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Thanks! I didn't lose any fluid at all during the DIY.

I also added your torque values to the DIY. As you can see I didn't remove the stablizer link (this will create huge problems for rusty vehicles) or the speed sensor bolt. I see no reason to remove them.
Awesome. Anything that does not need to be loosened and tightened, bonus. I will give it a go without removing those as well. And good to know about the ATF, but, then again, I do have 176k on my original fluid so maybe I should drain and replace. I note you also did not remove the caliper, which the RM also does not do, but some YouTube videos out there are going that route.

I really appreciate your jack stand pics as well. Amazing that the owner's manual does not indicate those (that I can find anyway - all mine shows is where to put a floor jack), and the RM also does not indicate it. One gets twitchy wondering if you are over loading a location with all that weight! I've been using those points but peace of mind knowing I was not lucky in that regard.

Last thing - I found I can get the driver and passenger side axles (after market) for the same price (each) on-line, but at AutoZone the DRIVER side is more expensive (by about $10 or so), which is weird as the passenger side is way longer. Rather than deal with shipping back the core and waiting for my refund, I think I will just go with those Duralast ones at the counter and "get 'er done".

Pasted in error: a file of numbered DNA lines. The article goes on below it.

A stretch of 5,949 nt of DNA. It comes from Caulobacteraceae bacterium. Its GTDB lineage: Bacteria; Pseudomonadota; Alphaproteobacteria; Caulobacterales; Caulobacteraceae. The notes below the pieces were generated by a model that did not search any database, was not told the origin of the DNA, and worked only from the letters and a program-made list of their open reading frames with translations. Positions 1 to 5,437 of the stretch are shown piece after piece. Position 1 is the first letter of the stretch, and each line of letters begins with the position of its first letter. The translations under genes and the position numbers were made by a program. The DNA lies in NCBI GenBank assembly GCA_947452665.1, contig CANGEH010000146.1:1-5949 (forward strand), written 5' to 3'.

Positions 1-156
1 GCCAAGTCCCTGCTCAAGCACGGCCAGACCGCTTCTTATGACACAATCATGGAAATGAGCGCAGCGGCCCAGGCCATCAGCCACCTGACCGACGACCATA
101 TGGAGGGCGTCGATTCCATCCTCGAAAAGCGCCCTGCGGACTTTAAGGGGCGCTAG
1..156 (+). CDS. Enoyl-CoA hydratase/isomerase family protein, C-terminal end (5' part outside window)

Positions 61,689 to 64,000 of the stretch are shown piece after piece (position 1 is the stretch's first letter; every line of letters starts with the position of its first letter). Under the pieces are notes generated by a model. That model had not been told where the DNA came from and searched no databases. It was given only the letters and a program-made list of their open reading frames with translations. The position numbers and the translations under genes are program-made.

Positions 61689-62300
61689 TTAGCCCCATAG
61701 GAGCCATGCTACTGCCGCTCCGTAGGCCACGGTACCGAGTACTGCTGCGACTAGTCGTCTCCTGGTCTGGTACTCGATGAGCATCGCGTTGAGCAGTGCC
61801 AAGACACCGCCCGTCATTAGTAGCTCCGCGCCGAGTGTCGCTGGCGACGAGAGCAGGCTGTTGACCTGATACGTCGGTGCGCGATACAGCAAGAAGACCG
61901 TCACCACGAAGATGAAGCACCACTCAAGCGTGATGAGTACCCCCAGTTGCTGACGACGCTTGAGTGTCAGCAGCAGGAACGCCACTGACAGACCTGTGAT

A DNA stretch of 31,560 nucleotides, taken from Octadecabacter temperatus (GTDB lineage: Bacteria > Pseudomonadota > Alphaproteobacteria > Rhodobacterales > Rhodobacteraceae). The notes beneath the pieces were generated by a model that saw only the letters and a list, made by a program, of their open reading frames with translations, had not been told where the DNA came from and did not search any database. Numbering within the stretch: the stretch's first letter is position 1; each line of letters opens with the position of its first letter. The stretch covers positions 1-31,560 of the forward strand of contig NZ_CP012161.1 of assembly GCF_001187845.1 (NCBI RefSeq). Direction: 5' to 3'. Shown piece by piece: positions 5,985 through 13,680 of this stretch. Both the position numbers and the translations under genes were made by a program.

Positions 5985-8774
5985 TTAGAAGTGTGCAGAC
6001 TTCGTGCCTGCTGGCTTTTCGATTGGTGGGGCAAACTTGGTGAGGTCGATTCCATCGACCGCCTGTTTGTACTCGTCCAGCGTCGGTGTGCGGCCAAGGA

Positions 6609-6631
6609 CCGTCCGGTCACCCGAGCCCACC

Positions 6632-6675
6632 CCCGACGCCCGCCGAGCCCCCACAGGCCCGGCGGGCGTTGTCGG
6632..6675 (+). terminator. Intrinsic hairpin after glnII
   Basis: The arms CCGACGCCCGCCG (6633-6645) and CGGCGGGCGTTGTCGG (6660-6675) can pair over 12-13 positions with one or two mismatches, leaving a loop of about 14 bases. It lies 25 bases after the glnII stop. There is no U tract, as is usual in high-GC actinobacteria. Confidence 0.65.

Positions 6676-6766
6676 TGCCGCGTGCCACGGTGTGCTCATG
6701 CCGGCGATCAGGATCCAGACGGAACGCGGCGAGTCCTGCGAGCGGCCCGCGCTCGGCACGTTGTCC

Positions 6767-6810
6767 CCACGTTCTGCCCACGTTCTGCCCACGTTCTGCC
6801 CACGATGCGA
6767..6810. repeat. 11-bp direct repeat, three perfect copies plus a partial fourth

Are all axle nuts 12-point? If the after market nut is 6-point I won't need to buy that 32mm 12-point deep socket, as I have a 6-point socket already.
 

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Discussion Starter #9
Awesome. Anything that does not need to be loosened and tightened, bonus. I will give it a go without removing those as well. And good to know about the ATF, but, then again, I do have 176k on my original fluid so maybe I should drain and replace. I note you also did not remove the caliper, which the RM also does not do, but some YouTube videos out there are going that route.

I really appreciate your jack stand pics as well. Amazing that the owner's manual does not indicate those (that I can find anyway - all mine shows is where to put a floor jack), and the RM also does not indicate it. One gets twitchy wondering if you are over loading a location with all that weight! I've been using those points but peace of mind knowing I was not lucky in that regard.

Last thing - I found I can get the driver and passenger side axles (after market) for the same price (each) on-line, but at AutoZone the DRIVER side is more expensive (by about $10 or so), which is weird as the passenger side is way longer. Rather than deal with shipping back the core and waiting for my refund, I think I will just go with those Duralast ones at the counter and "get 'er done".

Are all axle nuts 12-point? If the after market nut is 6-point I won't need to buy that 32mm 12-point deep socket, as I have a 6-point socket already.